Historic China, homeland of the Han Chinese, is only about half the area of the current People`s Republic, Tullock points out. Outlying areas like Manchuria, Inner Mongolia, Xinjiang and Tibet were added by imperial conquest. Their ethnic minority populations have a long history of periodic revolt. Even Taiwan, now the base of the Nationalist Republic of China, was seized by the Chinese only in 1662, decades after the Pilgrims arrived in Massachusetts.
But Tullock also notes—in an observation confirmed by modern genetic research—that “the southern Chinese and the northern Chinese are quite different. You can tell them apart. The southern Chinese are shorter. There`s a substantial Turkic element [from repeated barbarian invasions] in northern China.”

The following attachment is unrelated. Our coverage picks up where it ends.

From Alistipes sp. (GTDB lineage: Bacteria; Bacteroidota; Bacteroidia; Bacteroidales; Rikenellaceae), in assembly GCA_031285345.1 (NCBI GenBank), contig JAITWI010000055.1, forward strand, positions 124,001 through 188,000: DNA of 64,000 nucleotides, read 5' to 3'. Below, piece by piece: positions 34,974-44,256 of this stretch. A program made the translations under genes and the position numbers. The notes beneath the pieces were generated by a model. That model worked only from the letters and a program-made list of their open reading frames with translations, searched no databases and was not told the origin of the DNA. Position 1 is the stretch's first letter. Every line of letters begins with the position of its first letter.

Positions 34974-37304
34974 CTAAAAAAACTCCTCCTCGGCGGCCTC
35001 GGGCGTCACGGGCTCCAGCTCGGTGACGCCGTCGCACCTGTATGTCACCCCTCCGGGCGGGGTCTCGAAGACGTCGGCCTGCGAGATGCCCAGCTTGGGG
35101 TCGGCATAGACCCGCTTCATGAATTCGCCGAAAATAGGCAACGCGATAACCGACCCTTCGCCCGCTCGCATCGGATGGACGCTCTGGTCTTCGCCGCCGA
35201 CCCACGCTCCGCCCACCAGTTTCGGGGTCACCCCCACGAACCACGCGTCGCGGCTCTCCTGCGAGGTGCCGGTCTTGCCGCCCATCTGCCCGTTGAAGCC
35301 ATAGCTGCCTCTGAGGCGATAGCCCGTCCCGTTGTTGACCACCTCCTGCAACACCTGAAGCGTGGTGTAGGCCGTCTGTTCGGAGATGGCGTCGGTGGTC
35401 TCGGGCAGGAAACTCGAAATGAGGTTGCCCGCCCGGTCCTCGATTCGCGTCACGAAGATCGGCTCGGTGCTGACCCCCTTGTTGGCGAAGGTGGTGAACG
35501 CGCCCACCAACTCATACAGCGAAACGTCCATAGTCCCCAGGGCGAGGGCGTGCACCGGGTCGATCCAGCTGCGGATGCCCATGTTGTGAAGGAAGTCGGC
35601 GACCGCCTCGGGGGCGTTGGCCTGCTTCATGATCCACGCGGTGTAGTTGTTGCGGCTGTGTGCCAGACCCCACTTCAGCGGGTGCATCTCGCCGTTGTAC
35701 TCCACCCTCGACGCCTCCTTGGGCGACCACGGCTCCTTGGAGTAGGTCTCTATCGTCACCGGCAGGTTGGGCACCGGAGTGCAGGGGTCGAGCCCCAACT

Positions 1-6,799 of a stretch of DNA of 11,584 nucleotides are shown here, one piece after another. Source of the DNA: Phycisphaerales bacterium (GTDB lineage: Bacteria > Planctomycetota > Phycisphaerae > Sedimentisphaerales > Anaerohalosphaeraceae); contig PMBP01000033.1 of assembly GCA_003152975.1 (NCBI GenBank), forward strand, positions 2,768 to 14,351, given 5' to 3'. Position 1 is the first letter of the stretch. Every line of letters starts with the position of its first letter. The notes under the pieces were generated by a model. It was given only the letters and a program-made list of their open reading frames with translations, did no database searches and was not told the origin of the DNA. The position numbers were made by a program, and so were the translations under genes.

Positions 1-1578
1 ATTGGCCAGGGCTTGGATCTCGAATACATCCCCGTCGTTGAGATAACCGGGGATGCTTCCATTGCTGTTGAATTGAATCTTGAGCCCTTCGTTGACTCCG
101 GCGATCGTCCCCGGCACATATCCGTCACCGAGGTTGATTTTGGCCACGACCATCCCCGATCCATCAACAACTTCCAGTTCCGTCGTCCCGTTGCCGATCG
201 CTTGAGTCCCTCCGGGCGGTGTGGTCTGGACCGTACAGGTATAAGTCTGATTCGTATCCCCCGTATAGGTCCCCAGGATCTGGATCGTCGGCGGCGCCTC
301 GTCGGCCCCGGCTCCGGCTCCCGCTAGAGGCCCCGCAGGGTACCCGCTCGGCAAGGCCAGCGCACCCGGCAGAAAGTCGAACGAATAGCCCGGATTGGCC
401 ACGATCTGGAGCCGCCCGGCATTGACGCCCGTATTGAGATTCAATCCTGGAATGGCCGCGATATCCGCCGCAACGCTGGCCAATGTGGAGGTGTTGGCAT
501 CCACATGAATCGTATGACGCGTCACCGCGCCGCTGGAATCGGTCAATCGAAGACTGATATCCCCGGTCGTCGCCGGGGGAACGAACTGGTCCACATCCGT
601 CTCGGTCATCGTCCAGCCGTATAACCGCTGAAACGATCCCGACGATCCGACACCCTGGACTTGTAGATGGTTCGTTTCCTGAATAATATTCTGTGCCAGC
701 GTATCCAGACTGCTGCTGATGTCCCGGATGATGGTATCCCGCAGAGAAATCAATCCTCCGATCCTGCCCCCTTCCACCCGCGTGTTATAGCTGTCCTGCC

Which could matter—at a time when the level of economic development in China`s southern coastal provinces is rapidly diverging from that of the interior.
Most American China-watchers don`t see a breakup on their radar screen. But Tullock is used to being in a minority.
“When I got to China [in 1948],” he says, “there were only two officials in the U.S. consulate who were not pro-Communist, myself and the commercial attaché. Everyone—not just State Department officials, but missionaries, businessmen—was so antagonistic to the Nationalists that they more or less thought anyone would be better.” This expatriate antagonism, he believes, stemmed from a fundamental naiveté about Asia`s different, sometimes distressing, moral code.